Scientist warns longer trips to Mars could have worse effects on astronauts' microbiomes
Researchers are exploring how space affects the human gut microbiome, according to a report by Undark published last week.
David Pearce is a bioscience researcher at Northumbria University and an author of a 2022 paper examining how a space trip might affect microbes in the gut. He is now trying to evaluate whether astronauts will enter a state called dysbiosis, in which their microbiome changes in significant, possibly dangerous ways.
"Because they're going to be away for a long time, will that dysbiosis become a significant problem," he said, "or lead to them having health impacts that impair their ability to function?"
However, since only about 600 people have ever been to space, this research is hard to conduct. A study conducted in 2020 had found that one biological organelle may lie behind all of these bodily changes in space — the mitochondria.
Over 200 scientists came together to look into the matter and published 29 papers on the subject in the journal Cell.
The main question they focused their efforts on was: "Is there a master switch that could be changing your entire body in space?"
They discovered changes in mitochondrial activity ended up being the common thread.
"As we kept analyzing, certain biological patterns kept popping up," Afshin Beheshti, the co-author of the study and researcher and bioinformatician at NASA for the GeneLab Project, said at the time.
"The mitochondria was surprising because that wasn't really on my radar, but it connects a lot of these things together."
Meanwhile, in January of 2022, Rachael Dempsey, Communications Officer at Translational Research Institute for Space Health (TRISH) said during a conference at CES 2022 that there are few conventional hazards that still need to be explored when it comes to human space flight.
Isolation, lack of gravity, cosmic radiation, and challenges of performing and executing medical care at great distances from the Earth are on the list.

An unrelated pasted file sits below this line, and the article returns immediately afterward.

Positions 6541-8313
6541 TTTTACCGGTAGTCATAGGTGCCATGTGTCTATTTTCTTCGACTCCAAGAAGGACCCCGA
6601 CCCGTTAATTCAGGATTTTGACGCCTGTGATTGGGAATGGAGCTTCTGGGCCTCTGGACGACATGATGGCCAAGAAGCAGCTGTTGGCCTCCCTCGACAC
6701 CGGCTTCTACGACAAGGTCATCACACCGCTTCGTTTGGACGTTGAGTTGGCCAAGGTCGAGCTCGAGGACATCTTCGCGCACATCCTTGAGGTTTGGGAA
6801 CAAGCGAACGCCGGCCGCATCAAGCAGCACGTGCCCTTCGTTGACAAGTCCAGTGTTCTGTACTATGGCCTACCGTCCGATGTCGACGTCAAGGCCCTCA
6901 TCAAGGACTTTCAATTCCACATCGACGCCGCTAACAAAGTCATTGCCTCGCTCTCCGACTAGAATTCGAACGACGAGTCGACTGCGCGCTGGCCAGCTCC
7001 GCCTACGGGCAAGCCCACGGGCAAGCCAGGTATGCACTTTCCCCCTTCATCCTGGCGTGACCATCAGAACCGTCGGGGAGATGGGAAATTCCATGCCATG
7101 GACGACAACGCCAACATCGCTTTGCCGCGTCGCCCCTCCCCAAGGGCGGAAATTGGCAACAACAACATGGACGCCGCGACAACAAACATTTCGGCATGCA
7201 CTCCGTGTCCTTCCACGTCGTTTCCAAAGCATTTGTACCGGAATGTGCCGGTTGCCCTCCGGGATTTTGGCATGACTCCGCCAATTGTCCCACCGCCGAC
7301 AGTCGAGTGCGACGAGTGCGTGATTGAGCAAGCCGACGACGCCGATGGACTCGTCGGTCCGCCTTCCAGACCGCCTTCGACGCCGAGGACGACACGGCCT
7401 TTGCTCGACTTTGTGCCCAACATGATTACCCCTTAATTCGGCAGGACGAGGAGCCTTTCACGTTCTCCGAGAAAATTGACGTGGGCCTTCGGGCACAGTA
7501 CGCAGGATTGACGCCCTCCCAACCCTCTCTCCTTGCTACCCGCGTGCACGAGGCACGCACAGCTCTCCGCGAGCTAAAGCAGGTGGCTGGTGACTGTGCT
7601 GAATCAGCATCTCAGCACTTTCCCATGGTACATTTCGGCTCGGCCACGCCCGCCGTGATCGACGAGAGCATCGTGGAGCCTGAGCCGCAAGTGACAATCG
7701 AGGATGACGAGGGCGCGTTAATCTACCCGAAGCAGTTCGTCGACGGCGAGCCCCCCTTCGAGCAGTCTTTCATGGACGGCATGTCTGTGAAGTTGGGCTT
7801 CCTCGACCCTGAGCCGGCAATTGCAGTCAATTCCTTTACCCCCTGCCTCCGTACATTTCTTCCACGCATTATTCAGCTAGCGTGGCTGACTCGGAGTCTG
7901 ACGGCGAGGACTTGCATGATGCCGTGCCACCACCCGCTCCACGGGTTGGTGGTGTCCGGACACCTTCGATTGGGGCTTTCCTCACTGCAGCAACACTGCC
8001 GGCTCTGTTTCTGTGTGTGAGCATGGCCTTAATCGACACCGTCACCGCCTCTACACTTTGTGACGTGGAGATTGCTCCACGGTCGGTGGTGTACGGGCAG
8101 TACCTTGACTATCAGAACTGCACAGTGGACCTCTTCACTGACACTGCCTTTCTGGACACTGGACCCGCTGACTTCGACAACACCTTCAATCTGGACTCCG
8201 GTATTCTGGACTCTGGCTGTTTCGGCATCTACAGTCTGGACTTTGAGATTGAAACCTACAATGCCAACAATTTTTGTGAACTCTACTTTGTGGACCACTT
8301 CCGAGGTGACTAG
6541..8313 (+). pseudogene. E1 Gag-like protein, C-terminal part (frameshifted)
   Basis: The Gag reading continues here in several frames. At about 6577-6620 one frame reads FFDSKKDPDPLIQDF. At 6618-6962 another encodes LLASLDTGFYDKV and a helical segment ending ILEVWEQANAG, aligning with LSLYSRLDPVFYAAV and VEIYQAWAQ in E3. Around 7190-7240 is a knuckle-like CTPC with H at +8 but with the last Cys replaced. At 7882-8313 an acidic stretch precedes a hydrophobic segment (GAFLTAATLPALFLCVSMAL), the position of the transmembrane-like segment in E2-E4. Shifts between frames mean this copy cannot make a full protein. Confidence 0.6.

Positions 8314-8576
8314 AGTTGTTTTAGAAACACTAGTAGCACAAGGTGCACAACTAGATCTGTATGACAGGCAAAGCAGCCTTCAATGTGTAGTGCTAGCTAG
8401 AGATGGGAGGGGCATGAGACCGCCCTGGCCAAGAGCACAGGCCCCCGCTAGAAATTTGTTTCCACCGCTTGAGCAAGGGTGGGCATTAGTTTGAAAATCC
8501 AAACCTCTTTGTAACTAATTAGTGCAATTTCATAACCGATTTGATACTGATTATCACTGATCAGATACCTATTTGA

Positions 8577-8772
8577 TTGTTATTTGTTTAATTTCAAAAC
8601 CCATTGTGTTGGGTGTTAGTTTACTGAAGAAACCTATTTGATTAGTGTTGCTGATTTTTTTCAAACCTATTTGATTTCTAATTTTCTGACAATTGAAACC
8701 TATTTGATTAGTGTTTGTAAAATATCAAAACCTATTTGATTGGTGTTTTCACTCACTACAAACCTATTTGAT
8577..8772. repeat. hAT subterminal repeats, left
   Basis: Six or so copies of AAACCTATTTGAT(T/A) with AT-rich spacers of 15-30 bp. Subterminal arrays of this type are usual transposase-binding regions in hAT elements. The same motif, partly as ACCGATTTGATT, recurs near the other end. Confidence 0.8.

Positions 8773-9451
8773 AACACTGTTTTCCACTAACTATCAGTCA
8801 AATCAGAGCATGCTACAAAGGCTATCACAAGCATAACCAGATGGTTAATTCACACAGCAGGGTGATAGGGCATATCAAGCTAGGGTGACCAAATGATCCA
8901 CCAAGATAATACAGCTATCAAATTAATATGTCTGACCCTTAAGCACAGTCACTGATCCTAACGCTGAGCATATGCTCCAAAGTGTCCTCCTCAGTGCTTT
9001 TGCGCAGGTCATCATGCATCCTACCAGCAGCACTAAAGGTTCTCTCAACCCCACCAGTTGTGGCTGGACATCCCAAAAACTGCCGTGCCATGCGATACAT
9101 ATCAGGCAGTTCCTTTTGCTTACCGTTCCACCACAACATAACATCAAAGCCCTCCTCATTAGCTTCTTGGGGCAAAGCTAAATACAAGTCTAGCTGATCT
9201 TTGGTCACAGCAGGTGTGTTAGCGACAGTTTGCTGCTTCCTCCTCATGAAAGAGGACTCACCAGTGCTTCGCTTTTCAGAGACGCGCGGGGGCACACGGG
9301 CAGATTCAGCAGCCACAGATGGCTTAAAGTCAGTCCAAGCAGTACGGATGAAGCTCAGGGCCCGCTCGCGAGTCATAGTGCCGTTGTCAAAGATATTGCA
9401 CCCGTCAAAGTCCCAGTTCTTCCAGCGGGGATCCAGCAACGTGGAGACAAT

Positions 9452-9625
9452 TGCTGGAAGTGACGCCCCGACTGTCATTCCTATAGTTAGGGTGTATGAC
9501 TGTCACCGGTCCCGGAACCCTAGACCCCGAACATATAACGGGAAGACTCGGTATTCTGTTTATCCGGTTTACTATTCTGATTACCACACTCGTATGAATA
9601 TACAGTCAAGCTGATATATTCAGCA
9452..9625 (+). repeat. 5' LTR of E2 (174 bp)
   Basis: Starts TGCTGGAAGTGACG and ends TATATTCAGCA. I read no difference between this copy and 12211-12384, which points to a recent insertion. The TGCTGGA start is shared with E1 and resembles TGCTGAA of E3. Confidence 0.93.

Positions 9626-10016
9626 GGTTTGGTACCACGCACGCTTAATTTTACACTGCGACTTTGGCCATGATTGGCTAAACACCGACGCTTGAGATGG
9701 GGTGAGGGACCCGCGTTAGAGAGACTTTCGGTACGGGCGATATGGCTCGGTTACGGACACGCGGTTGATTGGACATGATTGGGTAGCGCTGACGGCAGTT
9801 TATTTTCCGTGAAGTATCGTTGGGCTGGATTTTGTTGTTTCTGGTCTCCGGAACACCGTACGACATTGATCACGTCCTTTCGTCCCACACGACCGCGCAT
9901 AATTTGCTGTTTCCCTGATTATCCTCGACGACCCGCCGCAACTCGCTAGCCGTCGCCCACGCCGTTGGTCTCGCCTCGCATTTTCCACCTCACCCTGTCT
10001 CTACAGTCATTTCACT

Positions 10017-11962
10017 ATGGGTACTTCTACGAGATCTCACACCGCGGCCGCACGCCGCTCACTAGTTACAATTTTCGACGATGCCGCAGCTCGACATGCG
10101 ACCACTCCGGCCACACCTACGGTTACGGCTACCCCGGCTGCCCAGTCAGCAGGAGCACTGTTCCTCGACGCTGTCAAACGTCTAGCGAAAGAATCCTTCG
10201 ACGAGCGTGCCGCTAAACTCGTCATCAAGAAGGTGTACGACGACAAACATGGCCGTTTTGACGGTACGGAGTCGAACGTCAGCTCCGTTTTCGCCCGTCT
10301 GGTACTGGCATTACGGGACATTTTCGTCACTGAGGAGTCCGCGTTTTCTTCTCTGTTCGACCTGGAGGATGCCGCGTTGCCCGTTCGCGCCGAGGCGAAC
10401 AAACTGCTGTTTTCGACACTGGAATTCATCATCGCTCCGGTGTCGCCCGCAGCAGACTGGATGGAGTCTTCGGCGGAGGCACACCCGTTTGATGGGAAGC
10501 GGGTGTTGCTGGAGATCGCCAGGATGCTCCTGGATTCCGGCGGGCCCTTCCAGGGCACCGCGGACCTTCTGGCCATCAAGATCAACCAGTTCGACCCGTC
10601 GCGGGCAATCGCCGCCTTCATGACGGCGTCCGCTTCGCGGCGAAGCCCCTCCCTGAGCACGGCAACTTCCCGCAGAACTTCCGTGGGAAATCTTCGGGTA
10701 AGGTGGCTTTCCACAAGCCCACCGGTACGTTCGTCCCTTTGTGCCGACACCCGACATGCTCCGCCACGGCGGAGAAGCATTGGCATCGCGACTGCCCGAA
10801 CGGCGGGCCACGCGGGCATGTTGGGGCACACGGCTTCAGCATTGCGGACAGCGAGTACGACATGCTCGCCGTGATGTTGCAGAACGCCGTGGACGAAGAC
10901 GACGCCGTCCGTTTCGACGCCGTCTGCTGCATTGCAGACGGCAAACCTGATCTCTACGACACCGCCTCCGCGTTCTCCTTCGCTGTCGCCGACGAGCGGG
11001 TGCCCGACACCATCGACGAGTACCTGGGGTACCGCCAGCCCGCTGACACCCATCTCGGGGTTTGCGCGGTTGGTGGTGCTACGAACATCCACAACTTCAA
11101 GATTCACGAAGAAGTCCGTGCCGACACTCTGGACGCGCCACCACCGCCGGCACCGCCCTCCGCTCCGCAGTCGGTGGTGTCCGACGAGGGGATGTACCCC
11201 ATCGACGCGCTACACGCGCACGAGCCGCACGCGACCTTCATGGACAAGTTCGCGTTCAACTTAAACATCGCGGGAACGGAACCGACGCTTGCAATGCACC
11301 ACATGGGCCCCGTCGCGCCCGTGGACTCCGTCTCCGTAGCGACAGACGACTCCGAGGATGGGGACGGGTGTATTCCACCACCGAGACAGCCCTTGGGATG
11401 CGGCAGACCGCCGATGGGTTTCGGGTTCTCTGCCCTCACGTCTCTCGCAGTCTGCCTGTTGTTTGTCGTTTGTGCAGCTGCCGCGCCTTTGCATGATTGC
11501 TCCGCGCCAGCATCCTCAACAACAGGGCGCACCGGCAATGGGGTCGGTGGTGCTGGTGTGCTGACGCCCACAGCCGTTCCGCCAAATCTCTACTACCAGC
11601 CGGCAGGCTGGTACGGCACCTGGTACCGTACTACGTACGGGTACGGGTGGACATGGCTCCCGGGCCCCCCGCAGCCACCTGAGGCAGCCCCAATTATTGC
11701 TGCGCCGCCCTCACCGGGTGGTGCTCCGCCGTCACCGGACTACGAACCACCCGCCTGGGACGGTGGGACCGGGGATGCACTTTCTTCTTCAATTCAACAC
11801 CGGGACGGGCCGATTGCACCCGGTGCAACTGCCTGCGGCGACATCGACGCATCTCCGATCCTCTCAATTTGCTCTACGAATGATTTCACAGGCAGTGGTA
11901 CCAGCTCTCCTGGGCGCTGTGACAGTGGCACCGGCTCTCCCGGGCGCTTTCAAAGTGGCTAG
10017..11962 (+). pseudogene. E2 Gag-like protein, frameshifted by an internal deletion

More information needed
Pearce also argues that there's a need for more information about individual astronauts and their microbial equilibriums. It's currently not possible to evaluate how the human microbiome would change on a long trip to Mars compared to a relatively short stay on the International Space Station, Pearce said.
However, since NASA only plans for such a trip in the late 2030s or early 2040s, researchers could very well find the time and resources to better understand the role the microbiome may play for astronauts' health.
Until that day comes, Pearce said that scientists should continue exploring all research means available to them, including terrestrial studies that recreate space, studies in space itself, and examinations whose goal is to better understand the microbiome of humans that are on Earth. "There's no one way we're going to get an answer for this," he said.
Pearce highlights the need for a multi-pronged approach to explore some of science's most mysterious topics: the effects of space on the human body. Could these concentrated efforts provide the answers scientists are eagerly waiting for?
With xenotransplantation supposedly hailed as the one-stop solution to end organ donor shortage, researchers tells us that there is more than what matches the gene.